Rangers, Rangers, Rangers
The hard-riding Rocky Mountain, Texas and Arizona Rangers
Tom Rynning was appointed second captain of the Arizona Rangers in 1902; the following year, he posed for this photograph. Rynning was in the U.S. Cavalry during the Indian Wars, where he was engaged in 17 battles across the West. He was a lieutenant in the Rough Riders and was appointed to lead the Rangers by Gov. Alexander Brodie, who was his lieutenant colonel in the Rough Riders.
Private Bill Foster wears his Arizona Ranger badge and holds the standard Ranger 1895 Winchester .30-40 lever-action rifle as he stands to the left of Deputy Sheriff Clark Farnsworth in 1903. Two years later, Farnsworth would enlist with the Rangers.
Harry Wheeler was the third and last captain of the Arizona Rangers. Wheeler enlisted as a private in 1903 and worked his way up the ranks to captain in 1907. Wheeler and Jeff Kidder, both experts with a pistol, were the Rangers’ top guns.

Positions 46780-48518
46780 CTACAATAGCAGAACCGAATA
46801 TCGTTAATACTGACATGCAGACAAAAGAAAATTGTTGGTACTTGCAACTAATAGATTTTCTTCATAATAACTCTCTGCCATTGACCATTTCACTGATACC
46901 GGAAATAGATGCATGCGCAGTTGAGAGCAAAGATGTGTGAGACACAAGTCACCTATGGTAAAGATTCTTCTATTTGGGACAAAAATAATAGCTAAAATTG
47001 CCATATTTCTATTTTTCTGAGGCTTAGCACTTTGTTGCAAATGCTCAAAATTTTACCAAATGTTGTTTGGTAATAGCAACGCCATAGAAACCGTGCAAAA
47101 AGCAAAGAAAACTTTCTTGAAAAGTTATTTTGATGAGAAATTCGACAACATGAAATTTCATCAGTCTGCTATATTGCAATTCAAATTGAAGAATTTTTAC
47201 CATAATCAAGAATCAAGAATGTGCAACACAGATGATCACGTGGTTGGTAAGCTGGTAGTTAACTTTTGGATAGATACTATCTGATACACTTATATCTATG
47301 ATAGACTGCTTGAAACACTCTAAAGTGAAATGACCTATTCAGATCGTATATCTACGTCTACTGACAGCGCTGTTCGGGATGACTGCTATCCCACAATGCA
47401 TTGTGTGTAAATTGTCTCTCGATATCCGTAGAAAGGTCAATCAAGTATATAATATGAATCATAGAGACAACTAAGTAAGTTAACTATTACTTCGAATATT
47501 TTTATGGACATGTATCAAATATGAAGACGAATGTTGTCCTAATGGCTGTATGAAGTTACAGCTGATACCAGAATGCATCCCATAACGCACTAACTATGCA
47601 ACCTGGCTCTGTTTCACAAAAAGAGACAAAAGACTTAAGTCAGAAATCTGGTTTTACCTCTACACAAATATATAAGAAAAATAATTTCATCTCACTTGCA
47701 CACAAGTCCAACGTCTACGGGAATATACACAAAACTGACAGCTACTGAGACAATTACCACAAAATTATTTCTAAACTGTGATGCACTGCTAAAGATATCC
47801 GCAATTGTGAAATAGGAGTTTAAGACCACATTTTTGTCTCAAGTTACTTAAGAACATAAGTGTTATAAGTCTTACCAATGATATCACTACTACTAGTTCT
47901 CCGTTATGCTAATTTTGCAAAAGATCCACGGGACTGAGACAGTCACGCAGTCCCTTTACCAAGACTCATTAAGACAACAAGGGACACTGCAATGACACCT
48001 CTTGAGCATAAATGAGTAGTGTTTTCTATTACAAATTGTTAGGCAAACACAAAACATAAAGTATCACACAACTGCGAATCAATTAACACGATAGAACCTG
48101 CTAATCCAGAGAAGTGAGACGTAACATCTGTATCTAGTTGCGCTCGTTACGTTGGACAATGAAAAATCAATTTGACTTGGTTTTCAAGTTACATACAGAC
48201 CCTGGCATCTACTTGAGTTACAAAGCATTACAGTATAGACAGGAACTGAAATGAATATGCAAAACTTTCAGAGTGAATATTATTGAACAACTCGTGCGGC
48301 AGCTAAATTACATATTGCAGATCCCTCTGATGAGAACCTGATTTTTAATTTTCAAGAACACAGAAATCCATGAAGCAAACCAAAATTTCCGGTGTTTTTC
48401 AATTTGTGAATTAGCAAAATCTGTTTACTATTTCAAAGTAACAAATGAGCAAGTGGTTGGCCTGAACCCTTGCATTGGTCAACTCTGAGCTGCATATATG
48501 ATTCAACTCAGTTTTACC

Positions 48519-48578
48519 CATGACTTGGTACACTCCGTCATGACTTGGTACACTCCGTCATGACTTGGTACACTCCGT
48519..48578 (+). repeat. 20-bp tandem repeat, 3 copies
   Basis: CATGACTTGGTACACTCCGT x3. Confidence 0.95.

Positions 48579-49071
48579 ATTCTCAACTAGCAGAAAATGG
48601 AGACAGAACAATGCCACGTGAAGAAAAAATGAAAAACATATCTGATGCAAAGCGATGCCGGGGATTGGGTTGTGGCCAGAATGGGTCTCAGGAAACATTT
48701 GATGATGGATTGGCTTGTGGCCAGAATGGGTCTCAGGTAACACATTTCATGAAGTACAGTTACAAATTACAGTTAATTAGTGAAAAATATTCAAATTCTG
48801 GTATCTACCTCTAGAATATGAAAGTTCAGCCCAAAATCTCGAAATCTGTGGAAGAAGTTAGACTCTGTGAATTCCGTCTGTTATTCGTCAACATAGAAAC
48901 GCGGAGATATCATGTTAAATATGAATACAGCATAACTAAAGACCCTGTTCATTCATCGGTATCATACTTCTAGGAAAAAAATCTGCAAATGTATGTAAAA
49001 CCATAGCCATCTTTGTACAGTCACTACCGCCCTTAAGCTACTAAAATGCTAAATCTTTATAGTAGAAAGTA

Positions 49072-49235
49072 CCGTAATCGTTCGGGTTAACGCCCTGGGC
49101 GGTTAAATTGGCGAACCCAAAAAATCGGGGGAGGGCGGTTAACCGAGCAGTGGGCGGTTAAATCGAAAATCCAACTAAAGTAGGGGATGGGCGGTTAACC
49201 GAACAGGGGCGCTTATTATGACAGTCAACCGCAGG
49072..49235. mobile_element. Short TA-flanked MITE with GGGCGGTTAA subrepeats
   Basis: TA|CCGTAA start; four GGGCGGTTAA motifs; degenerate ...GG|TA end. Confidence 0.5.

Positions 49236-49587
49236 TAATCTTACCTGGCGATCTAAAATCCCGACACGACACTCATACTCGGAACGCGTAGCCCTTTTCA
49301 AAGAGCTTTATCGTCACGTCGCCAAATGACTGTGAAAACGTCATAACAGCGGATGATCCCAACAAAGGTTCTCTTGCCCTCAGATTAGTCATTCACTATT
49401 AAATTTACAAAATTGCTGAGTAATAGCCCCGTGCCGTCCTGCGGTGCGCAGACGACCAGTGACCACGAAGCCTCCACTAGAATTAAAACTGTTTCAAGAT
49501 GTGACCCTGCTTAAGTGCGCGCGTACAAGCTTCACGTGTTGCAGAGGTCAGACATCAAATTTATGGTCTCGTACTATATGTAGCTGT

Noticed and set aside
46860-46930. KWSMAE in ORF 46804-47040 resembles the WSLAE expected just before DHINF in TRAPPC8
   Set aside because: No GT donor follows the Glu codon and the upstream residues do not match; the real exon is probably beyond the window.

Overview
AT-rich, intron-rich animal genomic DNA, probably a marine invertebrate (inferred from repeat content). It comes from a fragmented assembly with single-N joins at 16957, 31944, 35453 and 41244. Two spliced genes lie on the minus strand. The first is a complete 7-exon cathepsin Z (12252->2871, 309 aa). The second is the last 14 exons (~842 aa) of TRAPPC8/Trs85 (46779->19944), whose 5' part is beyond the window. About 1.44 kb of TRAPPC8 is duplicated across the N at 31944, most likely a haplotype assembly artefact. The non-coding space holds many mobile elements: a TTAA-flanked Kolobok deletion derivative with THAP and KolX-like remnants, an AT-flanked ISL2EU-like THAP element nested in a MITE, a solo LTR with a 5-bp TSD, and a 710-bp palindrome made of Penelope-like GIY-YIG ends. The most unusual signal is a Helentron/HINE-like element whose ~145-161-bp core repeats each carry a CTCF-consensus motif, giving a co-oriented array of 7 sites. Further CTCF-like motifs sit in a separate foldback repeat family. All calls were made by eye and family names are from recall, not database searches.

In June 1903, the governor of Arizona, at the behest of influential mine owners, ordered the Arizona Rangers to Morenci to quell a mining strike. The Rangers’ role as strikebreakers not only tarnished their image among the territory’s working class citizens, it proved unpopular with the Rangers who felt their mission was to pursue rustlers, killers and other felons. – Courtesy Jeremy Rowe Vintage Photography –
The 1962 Winchester Firearms Catalog ran this photo, erroneously referring to the group as Texas Rangers. Arizona historians politely informed the company of the mistake. The president of Winchester Arms came to Arizona and apologized for the oversight. Forty-six Arizona Rangers hailed from Texas, and a quarter of them were former Texas Rangers.
Arizona Rangers Pvt. Sam Hayhurst, Sgt. Art Hopkins and Capt. Tom Rynning (from left) meet with the legendary Col. Emilio Kosterlitzky (on white horse), the iron-fisted leader of the Mexican Rurales, and two unidentified Rurales. The Rangers and Rurales often assisted each other in the apprehension of border bandits in an informal manner that avoided diplomatic red tape.